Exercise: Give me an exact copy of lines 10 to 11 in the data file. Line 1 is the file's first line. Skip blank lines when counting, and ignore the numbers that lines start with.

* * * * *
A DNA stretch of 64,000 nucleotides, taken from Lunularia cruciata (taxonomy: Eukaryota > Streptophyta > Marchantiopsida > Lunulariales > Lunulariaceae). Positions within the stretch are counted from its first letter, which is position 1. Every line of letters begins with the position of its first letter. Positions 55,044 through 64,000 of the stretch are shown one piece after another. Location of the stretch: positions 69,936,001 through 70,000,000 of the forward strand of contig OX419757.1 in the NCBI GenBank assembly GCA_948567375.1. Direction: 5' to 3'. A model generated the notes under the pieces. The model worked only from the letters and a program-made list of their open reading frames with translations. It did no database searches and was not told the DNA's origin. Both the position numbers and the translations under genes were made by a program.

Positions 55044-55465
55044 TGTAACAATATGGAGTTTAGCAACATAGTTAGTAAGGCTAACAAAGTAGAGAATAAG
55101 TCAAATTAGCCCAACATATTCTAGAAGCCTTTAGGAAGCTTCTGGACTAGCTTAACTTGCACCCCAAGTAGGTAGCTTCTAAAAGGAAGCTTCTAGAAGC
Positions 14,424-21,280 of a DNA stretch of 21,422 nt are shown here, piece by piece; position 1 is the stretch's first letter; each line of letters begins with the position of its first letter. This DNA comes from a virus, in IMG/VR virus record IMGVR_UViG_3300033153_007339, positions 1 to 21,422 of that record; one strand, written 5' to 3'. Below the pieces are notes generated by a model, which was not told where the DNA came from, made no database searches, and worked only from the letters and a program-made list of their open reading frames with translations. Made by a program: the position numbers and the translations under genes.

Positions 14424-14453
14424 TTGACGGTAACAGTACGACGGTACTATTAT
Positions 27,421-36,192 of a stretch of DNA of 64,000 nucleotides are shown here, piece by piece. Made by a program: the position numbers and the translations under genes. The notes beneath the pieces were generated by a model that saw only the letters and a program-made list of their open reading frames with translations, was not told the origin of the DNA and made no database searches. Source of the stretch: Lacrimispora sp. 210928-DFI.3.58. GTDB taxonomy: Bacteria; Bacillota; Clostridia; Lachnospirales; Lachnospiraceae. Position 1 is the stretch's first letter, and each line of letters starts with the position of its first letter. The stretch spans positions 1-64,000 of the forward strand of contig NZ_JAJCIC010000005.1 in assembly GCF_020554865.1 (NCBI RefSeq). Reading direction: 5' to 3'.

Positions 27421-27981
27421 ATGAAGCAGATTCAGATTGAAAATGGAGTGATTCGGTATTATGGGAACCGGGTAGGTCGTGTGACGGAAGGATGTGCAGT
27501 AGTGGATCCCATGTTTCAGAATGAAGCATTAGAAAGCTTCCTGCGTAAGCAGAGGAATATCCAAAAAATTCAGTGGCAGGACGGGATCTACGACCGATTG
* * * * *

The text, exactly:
27421 ATGAAGCAGATTCAGATTGAAAATGGAGTGATTCGGTATTATGGGAACCGGGTAGGTCGTGTGACGGAAGGATGTGCAGT
27501 AGTGGATCCCATGTTTCAGAATGAAGCATTAGAAAGCTTCCTGCGTAAGCAGAGGAATATCCAAAAAATTCAGTGGCAGGACGGGATCTACGACCGATTG